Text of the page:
1976: Tapes from California © 2013 Jill C. Nelson
Sunday, October 6, 2013
'Toting our backpacks behind us, we climbed on the Burrard St. bus and pulled away slowly from the curb. Soon we clicked along the highway toward Walter’s friend’s home located in the east end of the city. Upon our arrival, we counted three boys and two girls and waited for the rest in our group to land in before getting loaded up to go. Walter, a sketchy looking, fiftyish German man with three days worth of stubble, exuded occasional wafts of body odor but at least he was affable and laid back. His van was a standard-sized shaggin’ wagon, nothing out of the ordinary for the mid-seventies. If all of the seats hadn't been hauled out excluding the front Captain’s chairs, the vehicle would have seated six comfortably. Right away, it became obvious that the majority of us were going to be sitting on the hard metal floor in the back of the van for the duration of our eighteen-hour road trip with a few blankets strewn around the interior. It would be like riding in the back of a U-Haul truck for a thousand miles – a fair deal for 25 bucks. As more kids started to pull up in cars and on bikes to the house, we counted eleven, seven men and four women, including our driver. This would be one hell of a ride.
While backing out of the driveway, two new male friends, “Curly” and “Ponytail,” shifted over to where we’d skillfully made a couple of tiny spots to sit, and we happily proceeded to engage in conversation with them consisting mainly of “Where are you from and why are you going to San Francisco?” all the way to the Washington State border crossing. It had been predetermined before we left that the only person worthy of claiming the Captain’s chair next to ole Walter was Cathy, who offered to relieve Walter of his chauffeur services whenever he got too tired to drive. Little did we know on our virgin run that Walter had liked to drink and pop amphetamines during long roadies and he would become too drunk to drive just barely outside of the country.
The trip to the border was approximately sixty miles and considering we were eleven people squished into a battered van with no seats or seatbelts, we cruised along making great speed until we ended up in queue at the Peace Arch border. It was the tail end of the morning rush hour traffic and the line of cars, trucks and vans was lengthy which created a bit of friction inside the van with people needing to pee after downing cups of early morning coffee. Some of our gang got out and walked around until border officials corralled them back inside. We finished the lunches we’d packed which helped to pass time, and I held my bladder as we edged closer to the gate, figuring I’d be able to pee in the U.S., now just a stone’s throw over the border. In those days, passports weren’t required when traveling between the sister counties – a birth certificate would suffice and Walter collected them one by one from our motley crew, some Canadian, some American, as we joked about being pressurized together for the next seventeen hours in a smelly van. As teenagers, there were far nastier things to suffer through.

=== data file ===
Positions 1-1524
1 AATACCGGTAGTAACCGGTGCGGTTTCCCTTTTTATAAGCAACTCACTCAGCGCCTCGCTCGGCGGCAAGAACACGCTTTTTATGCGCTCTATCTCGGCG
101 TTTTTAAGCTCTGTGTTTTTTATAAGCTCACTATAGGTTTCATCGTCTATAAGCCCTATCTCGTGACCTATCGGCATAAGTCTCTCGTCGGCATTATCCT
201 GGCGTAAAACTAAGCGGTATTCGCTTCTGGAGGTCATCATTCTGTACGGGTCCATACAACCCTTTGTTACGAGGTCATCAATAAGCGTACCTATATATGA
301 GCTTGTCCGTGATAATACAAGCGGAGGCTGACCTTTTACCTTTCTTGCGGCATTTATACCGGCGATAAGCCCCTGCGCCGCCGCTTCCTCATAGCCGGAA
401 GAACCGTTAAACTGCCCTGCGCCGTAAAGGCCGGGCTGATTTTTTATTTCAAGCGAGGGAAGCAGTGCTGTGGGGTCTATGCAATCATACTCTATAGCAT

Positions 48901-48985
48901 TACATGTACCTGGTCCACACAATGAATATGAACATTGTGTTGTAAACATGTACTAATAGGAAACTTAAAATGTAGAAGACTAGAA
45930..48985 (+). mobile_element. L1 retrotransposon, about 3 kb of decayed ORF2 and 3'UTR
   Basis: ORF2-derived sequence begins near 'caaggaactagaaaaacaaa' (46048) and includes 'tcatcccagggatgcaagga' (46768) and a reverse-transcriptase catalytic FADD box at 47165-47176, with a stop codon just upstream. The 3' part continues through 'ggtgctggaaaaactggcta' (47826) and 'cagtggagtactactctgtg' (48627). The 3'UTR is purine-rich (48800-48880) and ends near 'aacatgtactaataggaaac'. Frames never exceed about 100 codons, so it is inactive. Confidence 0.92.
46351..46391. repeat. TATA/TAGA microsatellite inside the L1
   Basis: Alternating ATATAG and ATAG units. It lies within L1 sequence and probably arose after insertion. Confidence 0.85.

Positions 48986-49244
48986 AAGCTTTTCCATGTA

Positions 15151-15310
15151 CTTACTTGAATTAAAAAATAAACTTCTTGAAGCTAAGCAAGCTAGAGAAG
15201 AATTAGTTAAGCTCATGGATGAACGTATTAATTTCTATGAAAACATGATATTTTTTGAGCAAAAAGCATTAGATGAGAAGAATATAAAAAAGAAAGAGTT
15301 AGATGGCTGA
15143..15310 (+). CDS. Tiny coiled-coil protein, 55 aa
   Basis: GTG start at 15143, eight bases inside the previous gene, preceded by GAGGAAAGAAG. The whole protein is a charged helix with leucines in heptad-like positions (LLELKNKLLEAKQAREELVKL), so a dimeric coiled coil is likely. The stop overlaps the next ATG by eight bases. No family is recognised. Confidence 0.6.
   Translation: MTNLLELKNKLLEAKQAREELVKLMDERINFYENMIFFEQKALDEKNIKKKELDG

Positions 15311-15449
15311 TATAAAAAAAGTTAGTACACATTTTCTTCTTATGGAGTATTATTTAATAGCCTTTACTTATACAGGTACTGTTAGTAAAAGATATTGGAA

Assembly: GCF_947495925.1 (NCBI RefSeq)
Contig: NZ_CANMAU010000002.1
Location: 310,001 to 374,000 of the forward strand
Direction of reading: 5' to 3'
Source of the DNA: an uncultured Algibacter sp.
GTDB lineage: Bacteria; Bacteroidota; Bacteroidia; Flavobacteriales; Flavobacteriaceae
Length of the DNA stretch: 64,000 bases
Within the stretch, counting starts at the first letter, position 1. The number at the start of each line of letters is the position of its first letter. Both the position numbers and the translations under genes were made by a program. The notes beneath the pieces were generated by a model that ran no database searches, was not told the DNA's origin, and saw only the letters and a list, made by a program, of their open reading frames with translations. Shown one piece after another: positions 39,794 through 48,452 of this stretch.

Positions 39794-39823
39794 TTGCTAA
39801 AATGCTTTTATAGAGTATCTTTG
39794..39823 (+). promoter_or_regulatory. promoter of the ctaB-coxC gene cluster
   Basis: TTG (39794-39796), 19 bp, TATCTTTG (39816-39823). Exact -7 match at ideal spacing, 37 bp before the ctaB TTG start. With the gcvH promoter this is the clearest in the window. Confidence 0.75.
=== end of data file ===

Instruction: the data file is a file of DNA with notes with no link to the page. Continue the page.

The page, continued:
When it was our turn to pull up to speak to the border official, ever so cautiously, Walter rolled down the window patiently anticipating how he would appropriately respond pending the official’s queries about the large number of guests, in tow. Requested to step out of the van in single file, we did so, and kept our mouths shut unless spoken to as we’d been programmed to do by Walter while waiting our turn. Despite what many would consider at first glance an unruly gang with unkempt hair and curious clothes, uniformly, we were a friendly, polite bunch, quick to appease the death stare of the officials so we could get back on the road and to our destination. It seemed however, there was a problem with the information on one of our birth certificates. Walter was waved over to the official to be scrutinized a little more closely. After about a minute, the man in the booth glanced in Jan’s direction beckoning her.
“Come on over here.” The officer hadn't meant to sound abrupt. With her short brown hair, and freckles, Jan, red-faced for being centered out, suddenly looked about 14 as if she’d been scolded by a sour teacher. She approached the booth slowly while attempting to conceal her fears. The intimidating official stared her down.
“Do you have a note from your parents?” His question fired like a bullet. Not realizing that she required a note from her parents to travel at the ripe age of barely 17, she shook her head.
"Are you able to obtain one?” Obtaining one certainly one wouldn’t be a problem, but it would require some time - in all likelihood, days.
“Yes,” she responded meekly. “Why?”
“You’re under 18 and unless you have written parental consent to travel in to the United States, I can’t permit you to go.”
Walter tried to intervene, as did I, and some of the other kids on the trip, specifically Curly who assured the officer that he would watch out for Jan. No go. It was a matter of guardianship and if we’d done our homework prior to our departure from Vancouver, we would have discovered that at 18, I could have vouched for Jan as her personal caretaker. Stupidly, we were unaware.'